Ophthalmic Plastic Surgery Fellowship

West Virginia University is proud to have one of the few ophthalmic plastic surgery fellowships in the United States. This fellowship is a two-year program, fully accredited by the ACGME, and sponsored by ASOPRS. The West Virginia University Eye Institute is the only tertiary eye center in West Virginia and draws patients from around the state and the surrounding areas. This comprehensive service package and geographical catchment area provide a great range of pathology, allowing an excellent educational experience.

In addition to a well-rounded experience, one of the strengths of this fellowship is the emphasis on disease and surgery of the orbit. This is exemplified by the multidisciplinary skull base work,  the thyroid eye clinic, and interaction with other services like plastic surgery, neurosurgery, ENT, Radiology, and Dermatology. During your tenure you will be a part of the WVU skull base team and participate in all aspects of clinical evaluation, preparation, surgery, and follow-up. In all aspects of this training the fellow is expected to learn, implement, and exemplify the core competencies set forth by the Accreditation Council for Graduate Medical Education.

As you progress through fellowship, you will gain knowledge and be given increasing responsibility. You will be expected to be able to function independently as a general ophthalmologist. To this end you will be permitted to take call as part of internal moonlighting in the faculty call schedule. You are to be available to the residents on call.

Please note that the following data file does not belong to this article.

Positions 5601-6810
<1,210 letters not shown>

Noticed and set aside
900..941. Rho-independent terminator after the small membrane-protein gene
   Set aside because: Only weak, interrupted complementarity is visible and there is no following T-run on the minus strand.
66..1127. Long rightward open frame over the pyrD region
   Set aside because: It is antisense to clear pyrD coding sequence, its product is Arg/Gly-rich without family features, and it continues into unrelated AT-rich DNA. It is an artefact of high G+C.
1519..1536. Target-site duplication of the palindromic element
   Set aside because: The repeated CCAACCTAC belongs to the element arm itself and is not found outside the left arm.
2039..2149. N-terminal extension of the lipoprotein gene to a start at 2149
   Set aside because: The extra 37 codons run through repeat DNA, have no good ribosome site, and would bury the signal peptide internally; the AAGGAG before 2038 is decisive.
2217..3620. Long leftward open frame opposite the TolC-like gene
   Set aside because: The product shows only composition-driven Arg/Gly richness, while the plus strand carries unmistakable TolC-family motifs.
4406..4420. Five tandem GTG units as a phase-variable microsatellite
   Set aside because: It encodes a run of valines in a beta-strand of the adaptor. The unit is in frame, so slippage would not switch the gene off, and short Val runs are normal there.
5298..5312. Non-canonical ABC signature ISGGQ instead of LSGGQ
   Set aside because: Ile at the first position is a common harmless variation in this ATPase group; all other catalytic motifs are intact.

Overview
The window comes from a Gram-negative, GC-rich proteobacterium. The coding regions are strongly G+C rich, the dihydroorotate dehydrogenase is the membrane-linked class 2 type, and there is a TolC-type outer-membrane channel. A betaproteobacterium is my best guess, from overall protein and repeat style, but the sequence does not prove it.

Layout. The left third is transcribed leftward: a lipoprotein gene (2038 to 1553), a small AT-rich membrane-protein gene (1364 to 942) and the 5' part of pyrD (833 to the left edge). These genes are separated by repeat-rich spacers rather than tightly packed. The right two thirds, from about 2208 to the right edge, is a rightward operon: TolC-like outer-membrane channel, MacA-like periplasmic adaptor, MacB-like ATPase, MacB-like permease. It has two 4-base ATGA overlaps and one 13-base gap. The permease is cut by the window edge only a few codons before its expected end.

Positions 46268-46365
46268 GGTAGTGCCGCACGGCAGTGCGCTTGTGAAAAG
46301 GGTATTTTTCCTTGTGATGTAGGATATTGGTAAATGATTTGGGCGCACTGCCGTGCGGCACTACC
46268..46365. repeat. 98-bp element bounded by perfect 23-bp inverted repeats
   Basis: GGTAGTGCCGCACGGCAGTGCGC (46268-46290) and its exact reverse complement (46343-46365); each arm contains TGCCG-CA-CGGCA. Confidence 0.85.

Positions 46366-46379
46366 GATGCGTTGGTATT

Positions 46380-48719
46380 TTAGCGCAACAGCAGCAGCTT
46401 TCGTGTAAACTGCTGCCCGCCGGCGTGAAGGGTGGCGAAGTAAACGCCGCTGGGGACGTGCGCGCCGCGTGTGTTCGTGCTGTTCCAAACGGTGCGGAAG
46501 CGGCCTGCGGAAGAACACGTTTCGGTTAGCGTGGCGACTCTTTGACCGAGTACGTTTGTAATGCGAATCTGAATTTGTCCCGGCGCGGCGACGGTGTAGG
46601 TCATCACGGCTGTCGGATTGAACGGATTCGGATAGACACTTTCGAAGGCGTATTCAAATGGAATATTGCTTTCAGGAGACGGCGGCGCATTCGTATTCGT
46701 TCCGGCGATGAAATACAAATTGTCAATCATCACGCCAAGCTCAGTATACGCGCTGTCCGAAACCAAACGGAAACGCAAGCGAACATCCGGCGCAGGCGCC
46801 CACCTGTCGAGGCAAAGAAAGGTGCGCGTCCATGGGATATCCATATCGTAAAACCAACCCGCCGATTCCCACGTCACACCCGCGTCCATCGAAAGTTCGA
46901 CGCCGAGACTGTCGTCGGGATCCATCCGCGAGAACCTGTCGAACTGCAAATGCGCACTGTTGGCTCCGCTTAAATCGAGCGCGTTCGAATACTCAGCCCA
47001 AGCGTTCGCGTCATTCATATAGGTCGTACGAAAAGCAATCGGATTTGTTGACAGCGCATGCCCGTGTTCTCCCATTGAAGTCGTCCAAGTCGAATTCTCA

The Eye Institute has an extensive didactic series in which the fellow participates. The fellow is expected to attend every lecture given by the fellowship faculty, lectures on ethics, billing, practice management, and Grand Rounds. The fellow presents Multidisciplinary Grand Rounds four times per year. As part of plastics academic sessions, pathology slides are reviewed as a group with Dr. Williams in the Department of Pathology.  

Understanding research and being able to interpret published articles is part of the academic mission of the West Virginia University Eye Institute and Ophthalmic Plastic and Reconstructive Surgery Fellowship Program. Reviewing and interpreting the literature is part of plastics academic session (journal club), all Grand Rounds presentations, and clinical patient care. Scholarly activity is required of every fellow. In each year of training, the fellow is expected to produce at least two works for publication (papers or chapters). The fellow must also complete an ASOPRS thesis prior to graduation. Collaborative research is encouraged at every level in this institution. You will be guided through these endeavors by your faculty. 

Our goal is for every fellow to graduate with competence and confidence in the field of ophthalmic plastic and reconstructive surgery.